• Special rules apply to long-term contracts (see section 460 for details). If you use the cash method, show all items of taxable income actually or constructively received during the year (in cash, property, or services). Income is constructively received when it is credited to your account or set aside for you to use. Also, show amounts actually paid during the year for deductible expenses. However, if the payment of an expenditure creates an asset having a useful life that extends beyond 12 months or the end of the next taxable year, it may not be deductible or may be deductible only in part for the year of the payment.

      • See chapter 1 of Pub. 535. For amounts includible in income and deductible as expense under an accrual method, see Pub. 538. To change your accounting method, you generally must file Form 3115. You also may have to make an adjustment to prevent amounts of income or expense from being duplicated or omitted. This is called a section 481(a) adjustment.

Materially Participate

      • Materially Participates refers to actually “participating” in the business activity — as opposed to it being a complete passive activity. As provided by the IRS:

      • Material Participation

        • For purposes of the seven material participation tests listed later, participation generally includes any work you did in connection with an activity if you owned an interest in the activity at the time you did the work.

        • The capacity in which you did the work does not matter. However, work is not treated as participation if it is work that an owner would not customarily do in the same type of activity and one of your main reasons for doing the work was to avoid the disallowance of losses or credits from the activity under the passive activity rules. Work you did as an investor in an activity is not treated as participation unless you were directly involved in the day-to-day management or operations of the activity.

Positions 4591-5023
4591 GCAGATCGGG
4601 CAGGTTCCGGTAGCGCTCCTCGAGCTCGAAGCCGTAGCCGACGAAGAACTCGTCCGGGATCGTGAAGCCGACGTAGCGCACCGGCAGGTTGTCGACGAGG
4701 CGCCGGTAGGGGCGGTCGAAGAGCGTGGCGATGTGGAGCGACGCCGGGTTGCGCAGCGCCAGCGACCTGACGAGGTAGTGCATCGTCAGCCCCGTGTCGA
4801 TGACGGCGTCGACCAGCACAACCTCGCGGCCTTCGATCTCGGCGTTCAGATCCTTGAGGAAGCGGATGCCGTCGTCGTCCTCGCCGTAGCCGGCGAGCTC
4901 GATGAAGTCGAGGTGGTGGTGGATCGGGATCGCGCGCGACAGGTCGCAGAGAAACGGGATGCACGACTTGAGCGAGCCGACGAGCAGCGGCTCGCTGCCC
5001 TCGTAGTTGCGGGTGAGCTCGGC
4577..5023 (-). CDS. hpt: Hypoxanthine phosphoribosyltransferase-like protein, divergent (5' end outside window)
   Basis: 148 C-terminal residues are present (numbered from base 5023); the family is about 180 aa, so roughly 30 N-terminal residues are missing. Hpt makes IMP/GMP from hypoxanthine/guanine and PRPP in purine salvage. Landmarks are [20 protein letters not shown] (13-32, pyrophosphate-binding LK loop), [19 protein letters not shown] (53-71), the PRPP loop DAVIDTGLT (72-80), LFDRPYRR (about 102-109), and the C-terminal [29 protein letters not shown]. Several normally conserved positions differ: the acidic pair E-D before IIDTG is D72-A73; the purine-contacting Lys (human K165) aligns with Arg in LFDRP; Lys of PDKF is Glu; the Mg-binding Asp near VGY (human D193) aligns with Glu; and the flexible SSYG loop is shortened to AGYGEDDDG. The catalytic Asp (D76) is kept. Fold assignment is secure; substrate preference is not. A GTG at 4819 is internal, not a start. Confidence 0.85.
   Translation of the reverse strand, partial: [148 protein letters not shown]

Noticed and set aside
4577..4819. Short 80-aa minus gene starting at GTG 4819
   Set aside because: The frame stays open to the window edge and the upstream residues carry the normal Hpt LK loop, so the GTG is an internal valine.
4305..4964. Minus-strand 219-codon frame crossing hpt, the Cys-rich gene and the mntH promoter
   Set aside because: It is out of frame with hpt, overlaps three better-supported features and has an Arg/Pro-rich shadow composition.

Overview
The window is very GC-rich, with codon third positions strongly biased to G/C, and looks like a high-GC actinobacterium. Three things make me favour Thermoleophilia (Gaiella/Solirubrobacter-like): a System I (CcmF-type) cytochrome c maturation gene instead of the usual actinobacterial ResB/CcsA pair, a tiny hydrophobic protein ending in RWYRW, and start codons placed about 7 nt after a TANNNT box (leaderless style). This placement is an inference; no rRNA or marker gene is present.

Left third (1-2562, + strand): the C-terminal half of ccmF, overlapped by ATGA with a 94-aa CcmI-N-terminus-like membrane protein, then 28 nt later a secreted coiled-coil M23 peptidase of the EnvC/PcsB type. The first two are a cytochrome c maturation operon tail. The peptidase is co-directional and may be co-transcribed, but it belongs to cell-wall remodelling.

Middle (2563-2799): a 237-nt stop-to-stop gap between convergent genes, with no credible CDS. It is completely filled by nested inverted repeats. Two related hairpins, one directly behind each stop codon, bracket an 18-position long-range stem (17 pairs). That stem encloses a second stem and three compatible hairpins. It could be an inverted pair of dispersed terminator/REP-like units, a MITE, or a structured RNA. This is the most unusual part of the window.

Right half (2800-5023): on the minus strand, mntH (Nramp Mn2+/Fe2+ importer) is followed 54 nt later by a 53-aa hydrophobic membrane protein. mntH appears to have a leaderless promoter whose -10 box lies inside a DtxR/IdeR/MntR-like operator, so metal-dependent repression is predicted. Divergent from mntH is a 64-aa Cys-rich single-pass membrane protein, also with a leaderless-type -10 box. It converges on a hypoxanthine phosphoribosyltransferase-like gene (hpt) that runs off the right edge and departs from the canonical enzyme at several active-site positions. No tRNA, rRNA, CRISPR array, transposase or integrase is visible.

• Work done as an investor includes:

        • Studying and reviewing financial statements or reports on the activity

        • Preparing or compiling summaries or analyses of the finances or operations of the activity for your own use, and

        • Monitoring the finances or operations of the activity in a nonmanagerial capacity.

Schedule C Part I (Income)

In order to determine the tax liability and report the business, the first step is to provide the income earned, including:

      • Gross Receipts Or Sales.

      • Returns and Allowances

      • Subtract Line 2 From Line 1

      • Cost Of Goods Sold (From Line 42)

      • Gross Profit.

      • Other Income, Including Federal And State Gasoline Or Fuel Tax Credit Or Refund (See Instructions)

      • Gross Income

Example of Income

Schedule C Part II (Expenses)

      • Advertising

      • Car and truck expenses

      • Commissions and fees

      • Contract labor (see instructions)

      • Depletion

      • Depreciation and section 179 expense deduction (not included in Part III) (see instructions) . . . . . Employee benefit programs (other than on line 19)

      • Insurance (other than health)

      • Interest (see instructions):

        • Mortgage (paid to banks, etc.)

        • Other

      • Legal and professional services

      • Office expense (see instructions)

      • Pension and profit-sharing plans

      • Rent or lease (see instructions):

        • Vehicles, machinery, and equipment
        • Other business property
      • Repairs and maintenance

      • Supplies (not included in Part III)